IRS Issues Regs on Six-Year Limitations on Basis Overstatement


The IRS issued proposed and temporary regulations (TD 9466, REG-108045-08) Thursday to clarify that an overstatement of basis can create a substantial omission of gross income under IRC §§ 6229(c)(2) and 6501(e) for purposes of the six-year extended period for assessments and collections of tax attributable to partnership items. In so doing, the Service sought to strengthen its position, which has been rejected in the Tax Court and two circuit courts this year.

 

The regulations, which are effective upon their release, add new Treas. Reg. § 301.6229(c)(2)-1T, which clarifies that, outside the trade or business context, “gross income,” as used in section 6229, has the same meaning as in section 61(a), the general definition that includes under paragraph (3) “gains derived from dealings in property.” They also replace Treas. Reg. § 301.6501(e)-1 with a temporary regulation of the same number to specify that gross income can include “the excess of the amount realized from the disposition of the property over the unrecovered cost or other basis of the property.” Accordingly, outside the context of a trade or business, any basis overstatement that leads to an understatement of gross income under section 61(a) constitutes an omission from gross income for purposes of sections 6501(e)(1)(A) and 6229(c)(2) under the temporary regulations.

 

Section 6229(c)(2) substitutes six years for the ordinary three-year period in which the IRS may make assessments, where there is a substantial omission of gross income, defined as more than 25% of gross income properly includible on the return. Section 6501(e) provides an exception where the item is disclosed on the return with sufficient information to indicate its nature and amount.

 

In June 2009, the Ninth Circuit Court of Appeals, affirming the Tax Court, held that no understatement of gross income had occurred where an assessment arose from an overstatement of basis (Bakersfield Energy Partners LP (128 TC 207, aff’d, 9th Cir., June 2009)). The following month, the Federal Circuit held similarly in Salman Ranch Ltd. v. U.S. (docket no. 2008-5053). The Tax Court also ruled in favor of the taxpayers on the issue in Kenneth and Susan Beard v. Commissioner (TC Memo 2009-184) and Intermountain Insurance Service of Vail v. Commissioner (TC Memo 2009-195). The courts held that the 1958 Supreme Court ruling in Colony Inc. v. Commissioner (357 U.S. 28) controlled, despite its having been decided under a predecessor statute to section 6229 of the 1939 Internal Revenue Code. The IRS has maintained throughout these cases that Congress intended in section 6229, part of its 1954 overhaul of the IRC, to limit the holding in Colony Inc. to cases arising under the earlier statute.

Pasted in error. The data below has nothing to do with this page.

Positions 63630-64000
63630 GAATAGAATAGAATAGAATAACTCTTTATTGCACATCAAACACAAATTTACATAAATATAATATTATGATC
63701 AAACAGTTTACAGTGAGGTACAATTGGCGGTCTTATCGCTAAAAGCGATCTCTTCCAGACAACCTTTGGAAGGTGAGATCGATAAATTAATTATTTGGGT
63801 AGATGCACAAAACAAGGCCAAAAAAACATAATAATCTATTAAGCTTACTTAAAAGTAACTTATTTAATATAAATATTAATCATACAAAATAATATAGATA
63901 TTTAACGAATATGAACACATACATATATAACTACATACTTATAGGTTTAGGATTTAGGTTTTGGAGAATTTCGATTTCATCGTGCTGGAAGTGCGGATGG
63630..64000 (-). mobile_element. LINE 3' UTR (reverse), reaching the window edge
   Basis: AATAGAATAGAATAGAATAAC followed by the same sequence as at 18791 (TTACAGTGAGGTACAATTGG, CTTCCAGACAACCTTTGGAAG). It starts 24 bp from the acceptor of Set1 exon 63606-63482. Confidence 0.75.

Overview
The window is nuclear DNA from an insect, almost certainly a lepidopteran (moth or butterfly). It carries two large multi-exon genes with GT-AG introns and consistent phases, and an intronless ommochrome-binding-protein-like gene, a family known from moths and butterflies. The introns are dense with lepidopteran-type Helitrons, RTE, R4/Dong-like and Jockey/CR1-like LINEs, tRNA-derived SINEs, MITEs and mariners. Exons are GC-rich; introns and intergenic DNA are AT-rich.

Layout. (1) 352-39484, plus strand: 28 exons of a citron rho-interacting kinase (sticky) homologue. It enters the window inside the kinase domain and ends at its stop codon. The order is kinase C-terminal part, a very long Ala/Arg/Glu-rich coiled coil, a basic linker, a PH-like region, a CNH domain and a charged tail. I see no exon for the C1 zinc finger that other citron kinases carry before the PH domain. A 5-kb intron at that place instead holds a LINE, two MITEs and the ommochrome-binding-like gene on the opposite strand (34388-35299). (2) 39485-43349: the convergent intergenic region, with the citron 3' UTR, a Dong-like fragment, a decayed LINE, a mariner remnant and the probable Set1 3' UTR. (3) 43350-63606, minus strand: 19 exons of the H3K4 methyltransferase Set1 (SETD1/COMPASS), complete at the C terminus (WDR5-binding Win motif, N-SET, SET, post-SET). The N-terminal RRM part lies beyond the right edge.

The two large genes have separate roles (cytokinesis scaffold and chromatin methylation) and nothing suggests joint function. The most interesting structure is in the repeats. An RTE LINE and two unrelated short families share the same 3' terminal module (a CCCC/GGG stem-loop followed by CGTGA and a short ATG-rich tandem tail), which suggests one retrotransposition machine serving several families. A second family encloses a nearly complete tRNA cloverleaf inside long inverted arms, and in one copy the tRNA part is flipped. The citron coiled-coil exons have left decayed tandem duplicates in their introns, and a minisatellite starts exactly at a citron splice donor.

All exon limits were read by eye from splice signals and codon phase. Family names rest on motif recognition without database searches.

In its preamble to the temporary regulations, the IRS noted that the Ninth and Federal circuits had acknowledged the current statute to be ambiguous, and that the Ninth Circuit suggested the Service could clarify the matter by regulation.

 

The temporary regulations also serve as the text of the proposed regulations, on which written or electronic comments and requests for a public hearing must be submitted by Dec. 28, 2009. Comments may be sent by mail to the IRS at P.O. Box 7604, Ben Franklin Station, Washington, D.C. 20044, or by electronically via the Web portal at regulations.gov.

 

SPONSORED REPORT

Questions to ask before committing to the cloud

Cloud computing has its pros and cons. In this report, we answer common questions CPAs may have as they consider transitioning partially or fully to the cloud.

QUIZ

News quiz: Experts offer guidance on accounting standards

Take this short quiz to see how much you know about the news, including a couple of SEC announcements, and facts cited in the guidance experts have offered on accounting standards.

CHECKLIST

Auditing risks in culture

Cultural flaws can seriously damage an organization. Here’s how internal auditors can reduce risks by embedding culture audits into existing audit programs.